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A conversion to Sengunism

Give your most talented players opportunities. Always.

NBA: Houston Rockets at Toronto Raptors
Can Sengun’s offensive brilliance outweigh his defensive limitations?
Dan Hamilton-USA TODAY Sports

Darren doesn’t know I’m writing this. He’s expecting a whole different piece — we’ll see if he publishes it. He may just remove this weird introduction. Let’s see how meta I’m allowed to get here.

I almost framed this as an open apology to Alperen Sengun. I have doubted him, and I’ve done it loudly. As it happens, I don’t think I owe anyone an apology.

A journalist’s first obligation is to the truth. I don’t want to be one of those basketball writers that just feeds you what you want. I’m aspiring to be an analyst. It has long been my objective opinion that a strong defensive big is an essential component of a serious title contender. It’s not clear whether Sengun can ever be that player.

I’ve also been apprehensive about running a modern NBA offense through the low block. Yes, I realize that Sengun can also operate as a passing hub from the elbow, high post and in dribble hand-offs. He still does most of his damage on the low block.

None of that matters. Sengun, simply put, is too good to deny.

A post player in a post-post world

I’m addressing the second concern first because it’s really easy to address. Who cares if playing through the low block has fallen out of fashion? Sengun plays through the low block, so until further notice, the Rockets do too.

He happens to do it very well. Sengun’s post-up frequency of 25.2 percent ranks third in the NBA. Among players with a frequency of 20 percent or higher, his 1.24 points per possession rank first. Who’s on that list?

Oh, nobody significant. Just Nikola Jokic, Joel Embiid, Zion Williamson, Evan Mobley and Anthony Davis. Alperen Sengun posts up with a comparable volume to all of those players. He’s just better at it than any of them.

So let the Rockets zig where the league is zagging. Make Sengun's post touches a regular feature of the offense. Simple.

Next question?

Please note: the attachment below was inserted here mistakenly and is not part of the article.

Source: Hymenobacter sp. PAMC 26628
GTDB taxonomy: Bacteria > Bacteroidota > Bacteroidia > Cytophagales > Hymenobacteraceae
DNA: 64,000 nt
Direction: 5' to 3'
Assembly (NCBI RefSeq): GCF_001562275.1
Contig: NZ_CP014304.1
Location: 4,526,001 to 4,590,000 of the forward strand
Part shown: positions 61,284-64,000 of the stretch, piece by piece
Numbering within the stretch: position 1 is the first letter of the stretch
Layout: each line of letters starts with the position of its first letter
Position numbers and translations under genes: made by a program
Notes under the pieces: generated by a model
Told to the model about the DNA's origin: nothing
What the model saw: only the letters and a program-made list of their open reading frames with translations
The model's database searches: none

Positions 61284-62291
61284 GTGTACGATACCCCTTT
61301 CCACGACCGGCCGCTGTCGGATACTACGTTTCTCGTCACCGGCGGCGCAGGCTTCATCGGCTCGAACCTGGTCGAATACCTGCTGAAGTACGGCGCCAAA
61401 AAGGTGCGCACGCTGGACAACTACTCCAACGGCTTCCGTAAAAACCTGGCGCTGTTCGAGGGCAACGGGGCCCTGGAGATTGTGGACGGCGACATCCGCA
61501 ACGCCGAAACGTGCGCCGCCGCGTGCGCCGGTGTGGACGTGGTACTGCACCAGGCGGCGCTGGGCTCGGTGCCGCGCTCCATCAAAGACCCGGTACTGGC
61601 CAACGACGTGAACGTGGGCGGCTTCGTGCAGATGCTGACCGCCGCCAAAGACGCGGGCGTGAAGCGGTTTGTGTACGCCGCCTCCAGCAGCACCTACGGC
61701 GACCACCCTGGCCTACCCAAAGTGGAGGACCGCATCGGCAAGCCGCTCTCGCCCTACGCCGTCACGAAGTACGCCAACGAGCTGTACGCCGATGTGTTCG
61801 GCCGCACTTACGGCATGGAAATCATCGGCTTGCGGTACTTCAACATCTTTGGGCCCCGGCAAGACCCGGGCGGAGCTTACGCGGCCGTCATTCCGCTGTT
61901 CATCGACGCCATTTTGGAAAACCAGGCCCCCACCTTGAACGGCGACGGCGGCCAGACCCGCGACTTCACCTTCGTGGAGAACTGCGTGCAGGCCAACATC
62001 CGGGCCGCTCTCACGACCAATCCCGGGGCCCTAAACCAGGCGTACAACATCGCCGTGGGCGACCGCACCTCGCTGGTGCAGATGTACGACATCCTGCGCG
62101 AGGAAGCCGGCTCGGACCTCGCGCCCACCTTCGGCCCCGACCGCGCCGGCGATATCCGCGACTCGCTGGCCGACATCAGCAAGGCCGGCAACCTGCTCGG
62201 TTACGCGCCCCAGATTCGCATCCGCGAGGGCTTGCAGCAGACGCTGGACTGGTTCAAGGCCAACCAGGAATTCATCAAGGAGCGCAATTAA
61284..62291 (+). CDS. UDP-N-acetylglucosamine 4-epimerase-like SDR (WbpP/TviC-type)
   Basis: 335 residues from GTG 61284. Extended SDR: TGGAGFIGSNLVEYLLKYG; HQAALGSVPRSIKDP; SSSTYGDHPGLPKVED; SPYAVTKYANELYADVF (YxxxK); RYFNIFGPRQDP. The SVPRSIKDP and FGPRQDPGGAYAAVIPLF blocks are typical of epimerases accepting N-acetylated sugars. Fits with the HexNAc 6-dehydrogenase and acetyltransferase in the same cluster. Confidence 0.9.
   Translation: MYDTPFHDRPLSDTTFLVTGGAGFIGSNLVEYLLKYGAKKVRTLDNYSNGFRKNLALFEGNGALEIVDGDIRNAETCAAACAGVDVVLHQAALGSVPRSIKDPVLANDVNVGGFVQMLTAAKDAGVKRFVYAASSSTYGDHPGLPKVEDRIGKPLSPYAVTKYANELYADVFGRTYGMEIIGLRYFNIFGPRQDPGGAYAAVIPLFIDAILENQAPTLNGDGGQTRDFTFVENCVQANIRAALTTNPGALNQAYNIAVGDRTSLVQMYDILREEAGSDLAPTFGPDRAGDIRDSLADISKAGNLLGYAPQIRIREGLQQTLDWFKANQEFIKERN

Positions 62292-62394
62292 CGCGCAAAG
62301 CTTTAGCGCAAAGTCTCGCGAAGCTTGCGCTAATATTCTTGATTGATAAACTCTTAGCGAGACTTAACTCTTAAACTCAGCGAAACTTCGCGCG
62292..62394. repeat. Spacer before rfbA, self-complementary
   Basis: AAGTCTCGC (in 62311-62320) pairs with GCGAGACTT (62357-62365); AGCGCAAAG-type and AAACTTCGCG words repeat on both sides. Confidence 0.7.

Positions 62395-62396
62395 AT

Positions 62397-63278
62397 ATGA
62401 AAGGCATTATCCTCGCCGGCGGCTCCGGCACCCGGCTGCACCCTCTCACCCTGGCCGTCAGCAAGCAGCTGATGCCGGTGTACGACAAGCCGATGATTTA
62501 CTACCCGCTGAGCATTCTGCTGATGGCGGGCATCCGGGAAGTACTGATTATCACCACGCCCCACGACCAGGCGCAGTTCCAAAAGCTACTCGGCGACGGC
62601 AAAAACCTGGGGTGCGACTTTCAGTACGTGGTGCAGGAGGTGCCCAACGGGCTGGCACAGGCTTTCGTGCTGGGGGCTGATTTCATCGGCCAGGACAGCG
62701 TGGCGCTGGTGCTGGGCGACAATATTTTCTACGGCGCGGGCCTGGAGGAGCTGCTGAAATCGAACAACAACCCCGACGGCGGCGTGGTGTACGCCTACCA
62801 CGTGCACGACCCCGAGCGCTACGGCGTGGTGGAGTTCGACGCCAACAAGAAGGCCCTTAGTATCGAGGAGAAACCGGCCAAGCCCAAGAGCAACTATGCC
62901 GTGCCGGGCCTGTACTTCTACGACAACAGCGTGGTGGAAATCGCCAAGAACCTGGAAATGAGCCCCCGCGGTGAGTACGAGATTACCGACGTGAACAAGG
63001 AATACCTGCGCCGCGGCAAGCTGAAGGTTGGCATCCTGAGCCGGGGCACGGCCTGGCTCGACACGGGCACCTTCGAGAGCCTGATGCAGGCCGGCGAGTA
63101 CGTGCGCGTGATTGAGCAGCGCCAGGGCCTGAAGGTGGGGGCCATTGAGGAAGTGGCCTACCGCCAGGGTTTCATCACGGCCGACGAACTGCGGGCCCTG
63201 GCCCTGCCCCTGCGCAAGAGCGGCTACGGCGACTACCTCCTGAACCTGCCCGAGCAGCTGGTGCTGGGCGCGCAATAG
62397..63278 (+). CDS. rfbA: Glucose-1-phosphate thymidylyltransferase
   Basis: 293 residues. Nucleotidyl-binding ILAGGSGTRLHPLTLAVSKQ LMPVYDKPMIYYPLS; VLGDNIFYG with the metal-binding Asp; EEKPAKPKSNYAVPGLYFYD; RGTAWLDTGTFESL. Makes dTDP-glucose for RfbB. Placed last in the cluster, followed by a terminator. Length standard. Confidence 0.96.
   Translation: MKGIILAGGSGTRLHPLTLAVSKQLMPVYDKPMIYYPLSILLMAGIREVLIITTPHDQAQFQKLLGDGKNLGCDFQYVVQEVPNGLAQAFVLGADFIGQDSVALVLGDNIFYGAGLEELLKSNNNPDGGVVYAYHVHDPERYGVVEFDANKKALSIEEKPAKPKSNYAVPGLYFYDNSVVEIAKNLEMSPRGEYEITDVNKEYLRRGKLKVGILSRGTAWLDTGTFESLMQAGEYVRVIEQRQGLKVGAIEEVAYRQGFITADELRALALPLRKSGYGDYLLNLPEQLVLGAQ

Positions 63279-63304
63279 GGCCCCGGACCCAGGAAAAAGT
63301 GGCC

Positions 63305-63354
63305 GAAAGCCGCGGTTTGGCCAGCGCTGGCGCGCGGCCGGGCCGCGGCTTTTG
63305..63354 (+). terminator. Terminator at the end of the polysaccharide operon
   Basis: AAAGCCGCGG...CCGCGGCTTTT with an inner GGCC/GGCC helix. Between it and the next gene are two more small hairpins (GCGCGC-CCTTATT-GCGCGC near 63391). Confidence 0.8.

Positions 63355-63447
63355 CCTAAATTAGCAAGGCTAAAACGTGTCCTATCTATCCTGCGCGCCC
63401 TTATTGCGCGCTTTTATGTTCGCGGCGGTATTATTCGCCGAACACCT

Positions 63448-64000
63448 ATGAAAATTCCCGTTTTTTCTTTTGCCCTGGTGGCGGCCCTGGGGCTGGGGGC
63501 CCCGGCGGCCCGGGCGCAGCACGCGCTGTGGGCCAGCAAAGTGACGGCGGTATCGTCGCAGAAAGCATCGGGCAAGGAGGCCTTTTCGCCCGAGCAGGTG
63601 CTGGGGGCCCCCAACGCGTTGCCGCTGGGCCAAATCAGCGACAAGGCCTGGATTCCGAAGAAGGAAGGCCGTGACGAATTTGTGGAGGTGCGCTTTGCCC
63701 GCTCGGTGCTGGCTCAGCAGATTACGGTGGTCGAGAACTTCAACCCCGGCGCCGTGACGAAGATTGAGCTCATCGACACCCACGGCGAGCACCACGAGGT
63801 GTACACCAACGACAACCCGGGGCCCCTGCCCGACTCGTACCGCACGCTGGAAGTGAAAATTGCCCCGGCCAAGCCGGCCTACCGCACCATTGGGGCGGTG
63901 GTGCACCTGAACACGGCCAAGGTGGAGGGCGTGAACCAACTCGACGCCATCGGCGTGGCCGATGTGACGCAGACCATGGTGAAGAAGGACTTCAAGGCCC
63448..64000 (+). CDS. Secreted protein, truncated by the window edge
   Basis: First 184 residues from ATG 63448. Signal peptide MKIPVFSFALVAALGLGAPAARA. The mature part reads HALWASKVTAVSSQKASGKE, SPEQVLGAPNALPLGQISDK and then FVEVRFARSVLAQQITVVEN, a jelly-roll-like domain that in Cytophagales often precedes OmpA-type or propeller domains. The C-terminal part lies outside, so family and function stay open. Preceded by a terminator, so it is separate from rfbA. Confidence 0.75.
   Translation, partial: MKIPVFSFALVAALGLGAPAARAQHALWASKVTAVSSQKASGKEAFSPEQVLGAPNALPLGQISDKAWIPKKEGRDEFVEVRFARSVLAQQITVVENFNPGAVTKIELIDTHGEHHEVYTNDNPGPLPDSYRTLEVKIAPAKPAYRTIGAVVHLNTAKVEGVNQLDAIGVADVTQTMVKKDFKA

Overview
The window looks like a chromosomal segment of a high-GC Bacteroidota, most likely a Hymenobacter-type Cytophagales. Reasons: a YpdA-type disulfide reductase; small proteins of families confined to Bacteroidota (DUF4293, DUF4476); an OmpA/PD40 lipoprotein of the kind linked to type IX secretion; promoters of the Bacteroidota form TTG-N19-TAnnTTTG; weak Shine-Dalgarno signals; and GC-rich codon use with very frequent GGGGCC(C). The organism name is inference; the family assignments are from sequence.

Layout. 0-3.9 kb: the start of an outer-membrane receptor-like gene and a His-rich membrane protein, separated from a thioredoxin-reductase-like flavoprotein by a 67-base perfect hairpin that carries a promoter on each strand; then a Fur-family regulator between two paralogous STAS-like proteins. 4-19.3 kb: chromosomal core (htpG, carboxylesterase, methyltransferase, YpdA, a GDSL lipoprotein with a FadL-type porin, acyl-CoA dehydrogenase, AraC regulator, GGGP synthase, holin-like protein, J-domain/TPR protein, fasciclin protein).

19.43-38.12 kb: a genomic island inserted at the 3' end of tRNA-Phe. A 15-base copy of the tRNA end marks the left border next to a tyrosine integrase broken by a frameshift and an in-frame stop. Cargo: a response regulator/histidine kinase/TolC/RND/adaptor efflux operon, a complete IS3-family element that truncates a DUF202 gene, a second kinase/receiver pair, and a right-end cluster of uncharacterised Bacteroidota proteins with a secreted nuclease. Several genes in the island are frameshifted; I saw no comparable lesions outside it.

Is Sengun’s defense defensible?

Remember what I said about not force-feeding readers sunshine and lollypops?

Sengun’s defensive outlook remains bleak. Per BballIndex, Sengun is in the 37th percentile in Rim Deterrence percentage, the 39th percentile in Rim dFG percentage vs Expected percentage and the 21.4th percentile in their Rim Protection metric. Not convinced? He’s in the 11.4th percentile in Rim Points Saved Per 75 Possessions.

People will clamor to remind you that he’s only 20 years old in the face of this data. That’s true, and it’s saliant enough. Still, feet don’t generally get a whole lot faster than they are, and his wingspan isn’t growing past average. He’ll probably never be a good defensive big.

He could be an average one. I saw some light against the Raptors last night. It was cool when he drew a charge — could developing that tool compensate for some shortcomings? He’s also got quick hands that help him get steals. That’s something.

None of that can completely compensate for good old-fashioned rim protection. Still, Sengun did make a good contest or two last night too. Defense is one-third effort, one-third instincts and one-third physical tools. By that logic, Sengun is two-thirds of the way there. Even if he never improves his physical profile, he could develop into a passable defender just by honing his instincts and continuing to give his fullest effort.

He may also have to accept a role with a large amount of variance. It’s easier for me to envision a world where Sengun makes regular All-Star appearances on a playoff team if he’s a player who’s willing to dominate one round and endure long spells on the bench in favor of Usman Garuba or Jabari Smith Jr. at the five in the next.

The future is uncertain

Of course, the upcoming NBA draft clouds Sengun’s future as a focal point for these Houston Rockets as much as anything.

If the team drafts Victor Wembanyama, I don’t buy Sengun as a long-term starter. Nobody will ever convince me that he can survive at the four. Watch Karl-Anthony Towns struggle to contain the perimeter in Minnesota right now. You can’t hide subpar defensive bigs on the perimeter — that will almost always accentuate their shortcomings.

I don’t actually think Sengun can co-exist with Scoot Henderson or Amen Thompson, either. They both look like lead ball handlers with shooting limitations. Dumping the ball into the low block, only to have a hyperathletic playmaker who doesn’t space the floor hover around the perimeter looking for a cut doesn’t sound optimal.

With that said...

The odds dictate that the Rockets are most likely to draft outside of the top two, just as every team is. Thompson probably isn't a lock at third overall. The list of prospects the Rockets could conceivably draft who ought to fit with Sengun is much longer. Any one of Nick Smith, Dariq Whitehead, Cam Whitmore or Brandon Miller projects as a player who could complement his game.

That would be great. Alperen Sengun has the potential to be one of the best offensive big men in the NBA. That fact outweighs every concern, and I see that now.

Being able to honestly say that makes me so happy.